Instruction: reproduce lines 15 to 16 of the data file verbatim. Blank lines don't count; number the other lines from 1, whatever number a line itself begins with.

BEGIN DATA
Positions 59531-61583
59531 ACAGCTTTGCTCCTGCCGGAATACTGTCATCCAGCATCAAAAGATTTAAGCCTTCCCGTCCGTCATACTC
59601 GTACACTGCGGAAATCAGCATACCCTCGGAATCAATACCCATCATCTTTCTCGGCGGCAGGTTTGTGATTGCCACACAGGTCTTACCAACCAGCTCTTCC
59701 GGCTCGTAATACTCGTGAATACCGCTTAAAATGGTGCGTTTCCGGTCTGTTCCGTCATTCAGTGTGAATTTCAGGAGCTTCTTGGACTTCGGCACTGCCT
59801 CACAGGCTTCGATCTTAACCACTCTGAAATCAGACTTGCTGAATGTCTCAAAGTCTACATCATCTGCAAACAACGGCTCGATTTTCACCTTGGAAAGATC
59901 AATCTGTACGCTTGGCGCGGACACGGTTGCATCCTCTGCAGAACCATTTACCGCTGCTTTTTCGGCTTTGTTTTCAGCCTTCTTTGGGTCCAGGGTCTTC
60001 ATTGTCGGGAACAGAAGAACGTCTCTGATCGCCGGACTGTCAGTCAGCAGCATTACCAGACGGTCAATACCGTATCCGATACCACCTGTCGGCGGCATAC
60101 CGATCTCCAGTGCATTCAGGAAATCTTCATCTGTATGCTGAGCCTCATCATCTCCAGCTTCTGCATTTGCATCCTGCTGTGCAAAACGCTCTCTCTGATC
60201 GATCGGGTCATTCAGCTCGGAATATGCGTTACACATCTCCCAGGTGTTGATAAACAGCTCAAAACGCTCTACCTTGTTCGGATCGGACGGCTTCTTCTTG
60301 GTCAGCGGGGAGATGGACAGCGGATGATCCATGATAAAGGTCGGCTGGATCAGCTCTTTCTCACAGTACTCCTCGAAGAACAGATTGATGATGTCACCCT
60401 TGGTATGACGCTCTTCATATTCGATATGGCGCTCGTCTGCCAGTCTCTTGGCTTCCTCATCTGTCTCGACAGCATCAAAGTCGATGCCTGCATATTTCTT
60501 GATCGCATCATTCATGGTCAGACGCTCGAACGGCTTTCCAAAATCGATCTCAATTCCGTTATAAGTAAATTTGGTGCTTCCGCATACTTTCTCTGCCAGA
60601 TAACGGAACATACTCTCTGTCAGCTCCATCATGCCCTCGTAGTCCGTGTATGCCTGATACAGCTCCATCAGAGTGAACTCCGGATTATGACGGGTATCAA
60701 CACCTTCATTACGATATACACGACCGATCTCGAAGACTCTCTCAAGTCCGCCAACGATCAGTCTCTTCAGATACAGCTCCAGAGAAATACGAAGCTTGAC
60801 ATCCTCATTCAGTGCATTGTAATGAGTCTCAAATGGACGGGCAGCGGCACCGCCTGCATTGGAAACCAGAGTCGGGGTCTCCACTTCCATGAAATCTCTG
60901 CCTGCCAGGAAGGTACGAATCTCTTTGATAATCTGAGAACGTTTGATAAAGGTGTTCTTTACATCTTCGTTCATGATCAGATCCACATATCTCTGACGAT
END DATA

60801 ATCCTCATTCAGTGCATTGTAATGAGTCTCAAATGGACGGGCAGCGGCACCGCCTGCATTGGAAACCAGAGTCGGGGTCTCCACTTCCATGAAATCTCTG
60901 CCTGCCAGGAAGGTACGAATCTCTTTGATAATCTGAGAACGTTTGATAAAGGTGTTCTTTACATCTTCGTTCATGATCAGATCCACATATCTCTGACGAT